Policing leaders have criticised a watchdog’s report that is calling for better Taser training for police officers in the UK
A report from the Independent Office for Police Conduct (IOPC) has raised concerns about the increased use of a Taser on both children and the mentally ill in the UK. The report had also found that black people were eight times more likely than white people to be Tasered by police and were more likely to be subject to multiple discharges of tasers.
The report made 17 recommendations to the nation’s police, which it said needed to be implemented urgently to prove most effective.
But the report’s findings have since been labelled “vague” and “lacking in detail” by the country’s policing chiefs who also said that the sample used within the IOPC study had only represented a fraction of cases.
This comes after Extinction Rebellion have begun a two week series of climate protests in London with activists demanding that the UK government stops new investments into fossil fuels. The campaign group is expecting thousands of people to take part in their “Impossible Rebellion”, which is set “target the root cause of the climate and ecological crisis”.
The National Police Chiefs’ Council Lead for Taser use, Lucy D’Orsi, said that the report was based on fewer than 0.1% of incidents in the UK. She also criticised the IOPC for not properly engaging with the UK’s police and not attending one of its Taser training courses.
She wrote in a blog: “Only 101 Taser uses over a five year period were reviewed and these were all ones that had been investigated by the IOPC. It is concerning that this only represents 0.1 per cent of all Taser uses in the same period, which totals 94,045.”
She said the report’s recommendations: “are mostly out of date and not based on the realities of policing.”
The Independent Office for Police Conduct (IOPC) report had raised concerns about an increased use of Tasers on both children and the mentally ill by UK police officers, and said that there were several examples of “missed opportunities” for the nation’s police to de-escalate situations before they resort to drawing a taser, which works by sending electric pulses through the body, which causes temporary incapacitation.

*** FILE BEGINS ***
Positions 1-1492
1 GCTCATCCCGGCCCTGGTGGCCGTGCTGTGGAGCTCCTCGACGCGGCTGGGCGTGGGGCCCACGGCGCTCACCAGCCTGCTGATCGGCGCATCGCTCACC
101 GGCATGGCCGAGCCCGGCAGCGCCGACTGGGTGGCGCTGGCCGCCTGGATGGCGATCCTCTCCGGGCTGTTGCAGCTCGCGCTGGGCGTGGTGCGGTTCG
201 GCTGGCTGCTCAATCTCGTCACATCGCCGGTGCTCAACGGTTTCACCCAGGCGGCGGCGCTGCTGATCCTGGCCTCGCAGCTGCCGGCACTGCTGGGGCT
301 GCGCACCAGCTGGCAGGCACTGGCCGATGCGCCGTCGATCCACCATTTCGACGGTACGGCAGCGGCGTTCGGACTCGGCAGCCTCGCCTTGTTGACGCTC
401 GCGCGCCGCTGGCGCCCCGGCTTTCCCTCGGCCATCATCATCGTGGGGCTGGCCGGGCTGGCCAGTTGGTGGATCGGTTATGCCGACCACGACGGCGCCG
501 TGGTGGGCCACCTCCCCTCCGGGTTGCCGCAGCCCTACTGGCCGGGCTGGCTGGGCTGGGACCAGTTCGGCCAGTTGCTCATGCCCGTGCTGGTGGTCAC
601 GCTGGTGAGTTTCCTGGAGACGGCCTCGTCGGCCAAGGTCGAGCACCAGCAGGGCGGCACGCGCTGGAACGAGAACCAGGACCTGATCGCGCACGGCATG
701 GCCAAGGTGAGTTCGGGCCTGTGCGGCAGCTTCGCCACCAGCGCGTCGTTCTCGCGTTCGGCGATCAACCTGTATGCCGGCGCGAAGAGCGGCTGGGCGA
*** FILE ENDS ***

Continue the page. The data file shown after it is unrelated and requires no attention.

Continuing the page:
The IOPC had also found that black people were more likely to be subjected to prolonged Taser discharge than white people, according to a review of 101 investigations the watchdog carried out involving Tasers between 2015 and 2020.
The report comes following concerns over a disproportionate use of Tasers in cases involving black people with the country.
The device also featured in the recent court case of police officer Benjamin Monk, who had been convicted of manslaughter when he kicked to death the former footballer Dalian Atkinson. This followed an “excessive” 33-second Taser deployment from the officer.
The IOPC review of its 101 investigations involved 6 children, the youngest being 14 years old, as well as four people who were over the age of 60.
This included a pensioner who had dementia in a care home who was holding a knife, as well as another elderly person who had been mistakenly suspected of being involved in a robbery and was tasered after refusing to get on the floor as a result of a recent knee operation.
This comes after UK prime minister Boris Johnson is expected to ask US President Joe Biden to keep American forces in Afghanistan beyond the 31st of August in order to allow evacuation flights to continue.
In another case, a suspect had fallen into a river after being tasered, and was then further tasered by police officers as they tried to get out of the water.
In several of these cases, there was evidence that police officers did not attempt to communicate with many individuals who had mental health concerns or issues with either drugs or alcohol, and instead only shouted instructions at them, the IOPC said.
It added: “Taser should not be used merely to elicit compliance with instructions or procedures where there is no threat, or the threat has been substantially reduced to the point where it is no longer proportionate or necessary.”
There were also examples of alleged inappropriate comments made by officers during Taser use, including one who discharged their weapon at a person’s face with the phrase: “Have that.”
The IOPC said some of the cases raise questions about whether officers “sufficiently appreciate the risks Taser can pose”.